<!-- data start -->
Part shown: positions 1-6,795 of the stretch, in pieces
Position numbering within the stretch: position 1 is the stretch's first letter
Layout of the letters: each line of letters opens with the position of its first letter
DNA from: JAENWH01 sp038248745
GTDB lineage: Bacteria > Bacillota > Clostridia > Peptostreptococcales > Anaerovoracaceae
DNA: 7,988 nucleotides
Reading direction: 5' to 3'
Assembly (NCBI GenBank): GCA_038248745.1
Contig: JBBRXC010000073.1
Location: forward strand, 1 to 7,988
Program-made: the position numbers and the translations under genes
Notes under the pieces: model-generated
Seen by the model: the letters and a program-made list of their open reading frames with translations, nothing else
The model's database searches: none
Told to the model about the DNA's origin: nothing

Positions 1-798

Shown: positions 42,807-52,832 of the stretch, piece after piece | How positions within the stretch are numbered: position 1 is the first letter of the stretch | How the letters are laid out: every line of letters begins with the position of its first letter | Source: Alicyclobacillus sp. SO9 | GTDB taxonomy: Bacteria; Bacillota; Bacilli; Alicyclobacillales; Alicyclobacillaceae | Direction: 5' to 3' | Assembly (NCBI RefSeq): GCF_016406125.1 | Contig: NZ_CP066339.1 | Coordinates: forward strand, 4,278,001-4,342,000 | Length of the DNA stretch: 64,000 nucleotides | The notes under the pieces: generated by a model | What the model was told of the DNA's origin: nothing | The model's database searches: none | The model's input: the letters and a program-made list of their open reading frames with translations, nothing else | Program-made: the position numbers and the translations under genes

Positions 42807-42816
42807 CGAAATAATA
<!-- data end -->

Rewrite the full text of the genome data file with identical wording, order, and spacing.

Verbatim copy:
Part shown: positions 1-6,795 of the stretch, in pieces
Position numbering within the stretch: position 1 is the stretch's first letter
Layout of the letters: each line of letters opens with the position of its first letter
DNA from: JAENWH01 sp038248745
GTDB lineage: Bacteria > Bacillota > Clostridia > Peptostreptococcales > Anaerovoracaceae
DNA: 7,988 nucleotides
Reading direction: 5' to 3'
Assembly (NCBI GenBank): GCA_038248745.1
Contig: JBBRXC010000073.1
Location: forward strand, 1 to 7,988
Program-made: the position numbers and the translations under genes
Notes under the pieces: model-generated
Seen by the model: the letters and a program-made list of their open reading frames with translations, nothing else
The model's database searches: none
Told to the model about the DNA's origin: nothing

Positions 1-798

Shown: positions 42,807-52,832 of the stretch, piece after piece | How positions within the stretch are numbered: position 1 is the first letter of the stretch | How the letters are laid out: every line of letters begins with the position of its first letter | Source: Alicyclobacillus sp. SO9 | GTDB taxonomy: Bacteria; Bacillota; Bacilli; Alicyclobacillales; Alicyclobacillaceae | Direction: 5' to 3' | Assembly (NCBI RefSeq): GCF_016406125.1 | Contig: NZ_CP066339.1 | Coordinates: forward strand, 4,278,001-4,342,000 | Length of the DNA stretch: 64,000 nucleotides | The notes under the pieces: generated by a model | What the model was told of the DNA's origin: nothing | The model's database searches: none | The model's input: the letters and a program-made list of their open reading frames with translations, nothing else | Program-made: the position numbers and the translations under genes

Positions 42807-42816
42807 CGAAATAATA